Friday, 10 December 2010

China’s Emperors believed in morality and cared for what others thought

It is not often you see a Chinese praising the Chinese Emperors. But in today’s edition of The Age Pu Zhiqiang, a civil rights lawyer living in China and executive partner of Beijing Huayi Law Firm, compared today’s China with the thousands of years Emperors ruled the country. In comparison with the Communist oligarchy the Emperors win not only on moral grounds:
"China's emperors won their power through war and slaughter but they also believed in morality. They cared for what others thought and what their descendants or future generations would think. But in today's China, liars are accepted, judges can be bribed, evil-doers are encouraged and officials can serve the devil.

"When the Chinese Communist Party took power, it destroyed all family tradition, the middle class, and nobles. Today's middle classes are the nouveau riche - until they are targeted by bigger nouveau riche and left with nothing. There is no religion in China, the Communist Party is afraid of nothing, but it will ruin itself one day.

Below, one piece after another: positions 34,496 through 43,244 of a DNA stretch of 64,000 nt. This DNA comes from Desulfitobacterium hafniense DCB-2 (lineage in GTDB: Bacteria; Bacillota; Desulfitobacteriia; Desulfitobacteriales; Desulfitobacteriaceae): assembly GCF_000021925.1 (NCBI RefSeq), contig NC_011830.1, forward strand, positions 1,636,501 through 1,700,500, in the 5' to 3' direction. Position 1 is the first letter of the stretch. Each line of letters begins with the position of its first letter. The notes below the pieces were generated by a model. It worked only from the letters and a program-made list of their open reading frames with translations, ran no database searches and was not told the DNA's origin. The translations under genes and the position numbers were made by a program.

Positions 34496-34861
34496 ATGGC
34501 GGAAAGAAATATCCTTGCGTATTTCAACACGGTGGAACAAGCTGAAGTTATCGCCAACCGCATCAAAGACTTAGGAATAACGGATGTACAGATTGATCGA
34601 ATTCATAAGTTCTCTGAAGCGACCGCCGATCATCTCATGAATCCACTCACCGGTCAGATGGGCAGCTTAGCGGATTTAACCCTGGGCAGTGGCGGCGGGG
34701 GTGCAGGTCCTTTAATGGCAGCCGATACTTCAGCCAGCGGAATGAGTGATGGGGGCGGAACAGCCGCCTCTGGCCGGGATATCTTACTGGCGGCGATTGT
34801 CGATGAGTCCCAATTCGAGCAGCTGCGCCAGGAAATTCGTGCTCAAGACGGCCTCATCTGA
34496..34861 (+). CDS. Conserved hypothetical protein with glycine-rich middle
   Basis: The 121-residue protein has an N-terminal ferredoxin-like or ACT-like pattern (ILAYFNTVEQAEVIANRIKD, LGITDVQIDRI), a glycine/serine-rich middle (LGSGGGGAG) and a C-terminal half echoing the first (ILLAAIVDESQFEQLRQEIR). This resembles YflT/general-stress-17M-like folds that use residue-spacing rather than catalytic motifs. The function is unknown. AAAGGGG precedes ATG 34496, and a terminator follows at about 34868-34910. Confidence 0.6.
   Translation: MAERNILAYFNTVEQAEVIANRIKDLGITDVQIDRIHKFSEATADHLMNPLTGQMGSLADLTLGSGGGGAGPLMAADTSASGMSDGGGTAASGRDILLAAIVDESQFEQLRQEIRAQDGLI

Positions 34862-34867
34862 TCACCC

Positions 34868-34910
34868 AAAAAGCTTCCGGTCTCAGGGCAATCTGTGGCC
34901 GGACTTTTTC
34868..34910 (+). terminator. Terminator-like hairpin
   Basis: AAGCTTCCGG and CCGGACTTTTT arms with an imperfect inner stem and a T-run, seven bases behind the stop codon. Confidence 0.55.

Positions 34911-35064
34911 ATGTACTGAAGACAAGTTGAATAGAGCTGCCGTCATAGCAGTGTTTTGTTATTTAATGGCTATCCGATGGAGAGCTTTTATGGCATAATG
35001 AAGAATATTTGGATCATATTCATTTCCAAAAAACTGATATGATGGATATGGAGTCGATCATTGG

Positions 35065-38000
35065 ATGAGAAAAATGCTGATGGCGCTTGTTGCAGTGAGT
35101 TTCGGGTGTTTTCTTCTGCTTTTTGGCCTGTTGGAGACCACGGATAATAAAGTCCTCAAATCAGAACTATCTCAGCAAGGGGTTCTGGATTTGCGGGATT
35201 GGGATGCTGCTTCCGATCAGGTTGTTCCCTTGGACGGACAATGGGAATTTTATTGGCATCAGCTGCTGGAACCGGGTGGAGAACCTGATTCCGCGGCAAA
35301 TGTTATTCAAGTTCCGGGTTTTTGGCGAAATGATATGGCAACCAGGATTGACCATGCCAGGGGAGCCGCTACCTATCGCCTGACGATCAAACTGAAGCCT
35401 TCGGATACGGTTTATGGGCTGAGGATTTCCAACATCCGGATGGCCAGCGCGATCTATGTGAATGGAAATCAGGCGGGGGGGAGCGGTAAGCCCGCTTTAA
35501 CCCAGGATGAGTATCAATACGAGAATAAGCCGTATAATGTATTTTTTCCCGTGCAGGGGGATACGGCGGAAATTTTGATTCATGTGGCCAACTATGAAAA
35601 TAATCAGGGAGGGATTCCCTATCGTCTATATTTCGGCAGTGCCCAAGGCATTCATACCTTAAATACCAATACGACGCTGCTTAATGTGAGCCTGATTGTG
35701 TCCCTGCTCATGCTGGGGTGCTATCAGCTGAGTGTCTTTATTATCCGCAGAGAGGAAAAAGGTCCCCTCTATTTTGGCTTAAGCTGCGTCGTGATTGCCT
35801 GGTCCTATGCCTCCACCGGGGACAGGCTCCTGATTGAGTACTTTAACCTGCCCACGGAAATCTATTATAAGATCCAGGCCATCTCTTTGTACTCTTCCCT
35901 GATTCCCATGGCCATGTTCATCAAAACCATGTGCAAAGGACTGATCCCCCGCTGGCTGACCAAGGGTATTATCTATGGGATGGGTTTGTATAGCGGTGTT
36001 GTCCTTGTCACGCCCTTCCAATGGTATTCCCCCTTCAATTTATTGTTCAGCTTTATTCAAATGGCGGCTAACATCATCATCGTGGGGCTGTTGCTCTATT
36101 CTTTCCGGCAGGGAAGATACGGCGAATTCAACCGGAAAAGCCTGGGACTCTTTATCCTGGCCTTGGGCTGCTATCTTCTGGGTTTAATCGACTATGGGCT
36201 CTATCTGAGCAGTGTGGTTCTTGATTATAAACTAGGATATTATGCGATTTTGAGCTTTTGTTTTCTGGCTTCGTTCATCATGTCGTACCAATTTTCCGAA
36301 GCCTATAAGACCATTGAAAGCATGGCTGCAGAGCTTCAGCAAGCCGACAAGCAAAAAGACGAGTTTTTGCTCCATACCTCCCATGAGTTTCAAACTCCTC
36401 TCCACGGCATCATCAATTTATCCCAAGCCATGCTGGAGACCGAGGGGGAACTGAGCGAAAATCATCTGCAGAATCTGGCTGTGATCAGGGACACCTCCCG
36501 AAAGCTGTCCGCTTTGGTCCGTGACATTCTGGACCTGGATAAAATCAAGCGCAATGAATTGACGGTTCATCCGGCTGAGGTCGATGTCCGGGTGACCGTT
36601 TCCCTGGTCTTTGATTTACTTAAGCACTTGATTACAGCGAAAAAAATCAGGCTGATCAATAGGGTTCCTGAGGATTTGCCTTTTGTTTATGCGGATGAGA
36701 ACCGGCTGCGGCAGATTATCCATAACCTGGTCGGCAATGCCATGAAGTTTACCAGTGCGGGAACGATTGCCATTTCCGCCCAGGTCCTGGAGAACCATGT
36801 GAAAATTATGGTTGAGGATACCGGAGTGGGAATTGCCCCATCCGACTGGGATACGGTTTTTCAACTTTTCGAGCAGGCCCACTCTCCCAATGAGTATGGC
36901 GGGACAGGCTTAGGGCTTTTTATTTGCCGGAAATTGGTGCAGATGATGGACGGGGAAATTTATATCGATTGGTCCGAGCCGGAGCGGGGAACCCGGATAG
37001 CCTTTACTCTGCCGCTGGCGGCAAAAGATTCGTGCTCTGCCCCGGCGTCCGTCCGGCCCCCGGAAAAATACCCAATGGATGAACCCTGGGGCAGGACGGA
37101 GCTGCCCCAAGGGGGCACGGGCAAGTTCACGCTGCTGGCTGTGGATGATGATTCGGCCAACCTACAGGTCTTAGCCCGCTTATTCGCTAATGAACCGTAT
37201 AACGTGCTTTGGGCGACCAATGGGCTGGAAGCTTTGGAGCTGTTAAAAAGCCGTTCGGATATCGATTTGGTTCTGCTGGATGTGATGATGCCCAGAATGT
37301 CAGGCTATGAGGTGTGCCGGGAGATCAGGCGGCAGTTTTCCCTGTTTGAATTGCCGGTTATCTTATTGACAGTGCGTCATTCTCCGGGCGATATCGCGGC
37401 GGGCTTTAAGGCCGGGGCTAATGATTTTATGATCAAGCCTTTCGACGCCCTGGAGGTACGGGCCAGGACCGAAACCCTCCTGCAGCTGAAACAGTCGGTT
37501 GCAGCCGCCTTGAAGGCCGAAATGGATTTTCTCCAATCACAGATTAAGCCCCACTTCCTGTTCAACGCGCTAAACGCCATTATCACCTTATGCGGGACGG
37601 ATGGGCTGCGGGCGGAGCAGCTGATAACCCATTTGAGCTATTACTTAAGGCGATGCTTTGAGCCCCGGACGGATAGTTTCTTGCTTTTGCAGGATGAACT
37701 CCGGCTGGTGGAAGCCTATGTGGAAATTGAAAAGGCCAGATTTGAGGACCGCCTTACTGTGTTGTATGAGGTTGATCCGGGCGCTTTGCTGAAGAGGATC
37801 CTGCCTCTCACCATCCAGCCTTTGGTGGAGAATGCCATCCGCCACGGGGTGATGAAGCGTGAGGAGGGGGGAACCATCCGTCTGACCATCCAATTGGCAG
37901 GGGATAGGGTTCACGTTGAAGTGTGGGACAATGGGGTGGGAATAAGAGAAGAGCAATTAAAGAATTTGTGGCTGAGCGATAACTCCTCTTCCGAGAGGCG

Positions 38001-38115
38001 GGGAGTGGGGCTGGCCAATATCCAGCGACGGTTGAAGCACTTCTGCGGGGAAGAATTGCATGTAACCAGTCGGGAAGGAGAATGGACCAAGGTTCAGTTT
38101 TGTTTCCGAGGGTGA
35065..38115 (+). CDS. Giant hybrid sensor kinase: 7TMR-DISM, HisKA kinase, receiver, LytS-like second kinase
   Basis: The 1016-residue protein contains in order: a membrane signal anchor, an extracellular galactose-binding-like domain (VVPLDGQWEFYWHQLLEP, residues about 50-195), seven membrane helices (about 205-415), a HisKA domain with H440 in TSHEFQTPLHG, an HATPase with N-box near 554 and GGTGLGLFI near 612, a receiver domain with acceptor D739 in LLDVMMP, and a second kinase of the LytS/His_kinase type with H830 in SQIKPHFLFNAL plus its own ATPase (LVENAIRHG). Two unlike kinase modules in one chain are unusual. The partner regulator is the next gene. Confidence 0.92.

"Everything in China is for 'interests' and nothing is for 'isms'. As the intellectual Qin Hui says, the powerful elites use ultra-leftist methods to appropriate assets, often under the name of the environment, or justice, and once they've got them, they share among themselves in an ultra-rightist way.

"China's development is actually the bald-faced robbery of land and property by crony capitalists. Crazy development has resulted in putting poison into milk. We who are fighting for the rights of people do not expose these things for the sake of exposing the dirty side of the Communist Party. It is dirty enough already. Better to pull its necktie to make it walk forward."

The Mad Monarchist on a possible heir to the Chinese Throne:
"It is debated as to who would be the heir of the last Emperor today. In his book, Pu-Yi wrote that he designated his cousin, Prince Yu-Yan as his successor. He died in 1997 and if his line is accepted the heir to the Dragon Throne today would be his son Prince Hengzheng, aka Yuan Yuan."

Wikipedia also list a claimant of the Ming Dynasty:
"Zhu Rongji is also a potential pretender to the chinese throne, being a descendant of the Ming Dynasty Emperor Hongwu through his son Prince Zhu Bian, Zhu Rongji was born in 1928, and he also has a cousin, Zhu Yunzhong, born in 1933.

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